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Top 7 Types of Insurance a Steamfitter Contractor Should Have in Ontario

Working as a steamfitter contractor in Ontario is an occupation with many responsibilities. It can be a rewarding career but brings with it risks of injury and property damage. Whether you work on residential, industrial, or commercial projects, working with gases and liquids that are under high pressure means that accidents can happen. You are responsible for piping layouts, fabrication, installation of pipes, and repairing and maintaining systems, which means you could damage existing pipes, install something improperly, or cause water damage. You or another person, like a customer, could be injured on a job site or your inventory could be stolen. The many risks of steamfitting can be mitigated with the right insurance policy.

What insurance do steamfitter contractors need in Ontario?

Steamfitters in Ontario are responsible for protecting their clients and businesses with the right insurance. There are several types of coverage that steamfitter contractors must have and some that they should consider for better protection from the inherent risks of their occupation. Steamfitter contractors can purchase plumbers insurance, which can be customized specifically for the risks that your business faces.

1. Commercial general liability insurance

Most businesses need commercial general liability insurance and construction contractors in Ontario are required to have it. Commercial general liability insurance protects you from liability claims filed against your business by a client or other third party who has suffered bodily injury or property damage resulting from your business activities. Even if you have years of experience as a steamfitter, there is always a chance that something can go wrong on a job site and someone could be injured or property could be damaged. There could be an accident that results in water damage, for example, or your client could be injured when they stop by to check on the progress of your project. The costs of liability claims are high and you should have more liability coverage than you think you could need. You should have at least $2,000,000 in commercial general liability coverage and might consider having $5,000,000 or more if you work on large contracts or operate a large business.

2. Commercial vehicle insurance

You must make sure to have commercial vehicle insurance for all vehicles you and your staff use for traveling to work and transporting tools and materials. Commercial vehicle insurance covers medical expenses, legal costs, and property damage. Like with general liability insurance, you should have at least $2,000,000 in coverage because of the potentially high costs of a liability claim if you are responsible for an accident involving a work vehicle. Legally you need much less than that but it is not advisable to have only the minimum coverage required by law. You can increase the limit of your policy substantially without increasing your premium by much.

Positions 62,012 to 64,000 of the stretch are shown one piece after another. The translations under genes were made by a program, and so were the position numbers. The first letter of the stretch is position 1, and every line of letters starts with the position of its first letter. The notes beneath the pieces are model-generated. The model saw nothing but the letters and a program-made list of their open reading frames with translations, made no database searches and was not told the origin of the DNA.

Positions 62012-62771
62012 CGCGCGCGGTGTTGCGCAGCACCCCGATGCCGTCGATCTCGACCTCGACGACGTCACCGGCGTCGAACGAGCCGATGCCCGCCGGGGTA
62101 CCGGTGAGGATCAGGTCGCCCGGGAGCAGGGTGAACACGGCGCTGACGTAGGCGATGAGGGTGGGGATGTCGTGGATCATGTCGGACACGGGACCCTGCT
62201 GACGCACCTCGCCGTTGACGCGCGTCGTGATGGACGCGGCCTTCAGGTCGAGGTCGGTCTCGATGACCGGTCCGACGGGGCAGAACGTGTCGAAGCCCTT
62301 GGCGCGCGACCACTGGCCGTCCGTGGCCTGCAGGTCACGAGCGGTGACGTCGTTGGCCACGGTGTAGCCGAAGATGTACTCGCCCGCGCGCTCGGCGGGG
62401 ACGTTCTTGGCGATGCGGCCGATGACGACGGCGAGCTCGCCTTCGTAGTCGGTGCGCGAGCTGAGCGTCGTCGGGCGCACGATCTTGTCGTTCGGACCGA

3. Tools and equipment coverage

Your tools and equipment are needed to do your job every day and would be expensive to replace if your business suffered a large loss. Tools and equipment coverage covers the cost of repairing or replacing tools and equipment if they are damaged by an event covered by your policy, such as theft, fire, a natural disaster, or vandalism. Coverage also extends to the costs of renting tools and equipment so you can continue working while you wait for your tools and equipment to be repaired or replaced.

4. Commercial property insurance

If you have a shop or office, you need to protect your building and its contents with commercial property insurance. If a loss that is covered by your policy occurs, for example, there is a fire or break in, your building and your property will be covered. You will be compensated for damage to the building itself, your office equipment and computers, and other property kept at your business location. This type of insurance also covers injuries to third parties that occur in your shop or office.

5. Installation floater

Because materials are expensive and theft at construction sites is common, you may want to consider an installation floater. This type of coverage is added to your existing policy to protect property that is awaiting installation on a job site. The materials will be covered until they are installed and this coverage also applies when they are being transported. An installation floater protects your materials from a range of risks like theft, fire, and other forms of damage.

6. Errors and omissions insurance

Errors and omissions insurance (E&O) is typically purchased by business owners in industries that offer professional services and advice, such as law, financial services, and medicine, but people in many other occupations, such as steamfitting, can benefit from having it. If there is a flaw in the piping layout you design and it results in an injury or property damage, errors and omissions insurance will cover the expenses of a liability claim that can otherwise be unaffordable and could bankrupt your business.

7. Workers’ compensation insurance

Workers' compensation is essential for steamfitter contractors in Ontario. It is administrated by the Workplace Safety and Insurance Board and employers pay into it to obtain coverage for their employees. Workers' compensation provides benefits if you or your employees suffer a work-related illness or injury and covers lost wages and medical expenses. You should make sure to have some form of workers’ compensation insurance even if you do not have employees. You may be able to add additional coverage to your plumbers insurance policy.